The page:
Being a LGBT+ young person in the pandemic

by Just Like Us
January 2022

Pippa, an ambassador at Just Like Us

The pandemic has presented unique challenges for LGBT+ young people in the UK – one in four (25%) is facing daily tensions in the place they are living and 68% say their mental health has worsened, compared to half (49%) of non-LGBT+ young people.

LGBT+ young people are also more than twice as likely to worry for their mental health on a daily basis during the pandemic than their non-LGBT+ peers, new independent research by Just Like Us has found.

We asked two of our young LGBT+ ambassadors who volunteer with Just Like Us to share their experiences of the pandemic.


Ramses, a Just Like Us ambassador

“I started my transition right after the first lockdown, and I would have loved to be able to see my friends in person. I had always imagined reaching those milestones with them by my side, and it was really tough to only be able to see each other on Zoom. I hadn’t felt that lonely in years.

“My mental health got worse after I went on furlough. My sleeping and eating schedules started being irregular, I would always feel emotionally drained and exhausted, and couldn’t find the motivation to do anything. Being involved as ambassador with Just Like Us really helped connecting again with my community and getting back on my feet.

“While I live with my genderfluid partner and I’m out to my family, that’s not the case for many of my friends. A close friend of mine has been misgendered daily from the start of the pandemic, another person very close to me is still in the closet and struggling with their mental health, and a lot of my friends have been exploring their gender identity as well. Some friends came out as non-binary, some are still questioning, and I would have loved to provide some support in person. Being stuck in an unsupportive environment, or being forced back in the closet, can be incredibly detrimental for young people’s mental health.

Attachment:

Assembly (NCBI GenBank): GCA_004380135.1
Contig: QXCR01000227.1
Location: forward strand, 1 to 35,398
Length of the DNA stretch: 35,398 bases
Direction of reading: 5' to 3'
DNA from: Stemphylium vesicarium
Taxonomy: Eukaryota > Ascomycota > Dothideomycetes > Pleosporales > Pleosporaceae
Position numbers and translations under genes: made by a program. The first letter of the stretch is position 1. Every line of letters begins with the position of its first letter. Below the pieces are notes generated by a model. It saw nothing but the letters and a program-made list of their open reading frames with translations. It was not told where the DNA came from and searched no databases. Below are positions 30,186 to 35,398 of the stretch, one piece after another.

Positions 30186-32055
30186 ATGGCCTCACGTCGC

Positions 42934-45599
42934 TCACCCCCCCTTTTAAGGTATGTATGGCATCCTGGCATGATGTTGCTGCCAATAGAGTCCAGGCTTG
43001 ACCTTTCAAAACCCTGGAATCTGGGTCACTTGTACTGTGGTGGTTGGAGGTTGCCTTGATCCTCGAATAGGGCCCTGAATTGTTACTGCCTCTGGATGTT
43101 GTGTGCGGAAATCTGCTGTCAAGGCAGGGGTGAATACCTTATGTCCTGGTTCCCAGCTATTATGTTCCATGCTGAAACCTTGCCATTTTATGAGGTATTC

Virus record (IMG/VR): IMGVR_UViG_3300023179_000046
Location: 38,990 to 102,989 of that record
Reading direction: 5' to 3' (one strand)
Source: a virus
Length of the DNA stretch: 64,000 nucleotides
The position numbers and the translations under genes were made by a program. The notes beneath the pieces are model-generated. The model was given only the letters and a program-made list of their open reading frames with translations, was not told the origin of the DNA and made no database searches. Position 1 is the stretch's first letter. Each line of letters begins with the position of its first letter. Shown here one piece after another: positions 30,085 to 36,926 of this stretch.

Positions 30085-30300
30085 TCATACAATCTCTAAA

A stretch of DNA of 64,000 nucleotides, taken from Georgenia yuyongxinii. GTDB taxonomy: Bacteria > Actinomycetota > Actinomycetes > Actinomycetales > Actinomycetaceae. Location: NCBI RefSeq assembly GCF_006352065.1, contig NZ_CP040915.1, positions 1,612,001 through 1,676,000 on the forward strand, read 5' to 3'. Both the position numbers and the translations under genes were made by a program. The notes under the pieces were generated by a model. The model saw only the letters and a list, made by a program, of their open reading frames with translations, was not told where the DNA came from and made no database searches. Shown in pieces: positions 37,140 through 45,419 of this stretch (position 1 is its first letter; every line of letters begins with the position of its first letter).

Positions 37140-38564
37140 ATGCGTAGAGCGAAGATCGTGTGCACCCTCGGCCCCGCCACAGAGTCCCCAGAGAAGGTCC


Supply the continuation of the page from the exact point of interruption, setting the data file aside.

“As a trans person, spaces where I could be myself and be gendered correctly, while growing up, have literally saved my life. When I wasn’t out to my parents, I relied on my friends and school for the validation I needed, and to feel safe from transphobic and homophobic remarks.

“For many LGBT+ young people, school is the only place where they can safely affirm their gender identity and sexuality, and where they can safely explore them. It also provides a chance to build the first connections to their community through Pride groups and LGBT+ peers.”


Pippa, a Just Like Us ambassador

“I have been lonely during lockdown, because my main social circle consisted of other LGBT+ people. Because we’re not a biological family, we have always gathered in public spaces, rather than the more traditional household. Now that public spaces are closed, we can’t see each other anymore.

“I have friends who have had to return to families that are unaccepting, and either go back into the closet or live with tension hanging over their heads 24/7. Obviously many people are having a difficult time during the pandemic for various reasons, but to have this compounded by feeling uncomfortable in the only space you have, is extra painful.

“I have a nice living space, but being stuck in the same place all the time, and not being able to see all of my friends has made me feel very trapped and isolated.

“In lockdown, many young people are only able to hear the views that they are taught at home. There is no opportunity to socialise in the same way, and listen to outside influences. It is important that schools show support for LGBT+ young people during lockdown so that people in homophobic, biphobic and transphobic households know that these are not the only views there are. This is important both for young LGBT+ people themselves, who might otherwise internalise this bigotry, but also for straight/non-LGBT+ young people, who might otherwise never engage with LGBT+ communities.”